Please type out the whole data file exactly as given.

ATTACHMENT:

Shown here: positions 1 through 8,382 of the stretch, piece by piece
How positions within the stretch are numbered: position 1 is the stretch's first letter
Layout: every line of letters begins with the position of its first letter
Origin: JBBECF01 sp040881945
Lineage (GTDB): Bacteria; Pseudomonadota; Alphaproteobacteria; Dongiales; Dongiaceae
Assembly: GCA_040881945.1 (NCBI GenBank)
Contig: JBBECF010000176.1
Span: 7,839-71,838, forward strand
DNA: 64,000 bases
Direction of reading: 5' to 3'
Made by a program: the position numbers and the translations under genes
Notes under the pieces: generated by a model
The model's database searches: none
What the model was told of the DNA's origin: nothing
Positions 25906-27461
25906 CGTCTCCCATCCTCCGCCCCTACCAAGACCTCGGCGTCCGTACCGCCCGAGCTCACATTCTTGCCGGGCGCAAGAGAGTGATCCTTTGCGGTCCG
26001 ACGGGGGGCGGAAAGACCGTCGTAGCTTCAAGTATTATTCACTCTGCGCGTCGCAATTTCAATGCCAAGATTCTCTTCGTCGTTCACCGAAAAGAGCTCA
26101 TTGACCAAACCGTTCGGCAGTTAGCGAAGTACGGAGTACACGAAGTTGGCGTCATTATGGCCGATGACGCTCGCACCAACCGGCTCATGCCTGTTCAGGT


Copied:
Shown here: positions 1 through 8,382 of the stretch, piece by piece
How positions within the stretch are numbered: position 1 is the stretch's first letter
Layout: every line of letters begins with the position of its first letter
Origin: JBBECF01 sp040881945
Lineage (GTDB): Bacteria; Pseudomonadota; Alphaproteobacteria; Dongiales; Dongiaceae
Assembly: GCA_040881945.1 (NCBI GenBank)
Contig: JBBECF010000176.1
Span: 7,839-71,838, forward strand
DNA: 64,000 bases
Direction of reading: 5' to 3'
Made by a program: the position numbers and the translations under genes
Notes under the pieces: generated by a model
The model's database searches: none
What the model was told of the DNA's origin: nothing
Positions 25906-27461
25906 CGTCTCCCATCCTCCGCCCCTACCAAGACCTCGGCGTCCGTACCGCCCGAGCTCACATTCTTGCCGGGCGCAAGAGAGTGATCCTTTGCGGTCCG
26001 ACGGGGGGCGGAAAGACCGTCGTAGCTTCAAGTATTATTCACTCTGCGCGTCGCAATTTCAATGCCAAGATTCTCTTCGTCGTTCACCGAAAAGAGCTCA
26101 TTGACCAAACCGTTCGGCAGTTAGCGAAGTACGGAGTACACGAAGTTGGCGTCATTATGGCCGATGACGCTCGCACCAACCGGCTCATGCCTGTTCAGGT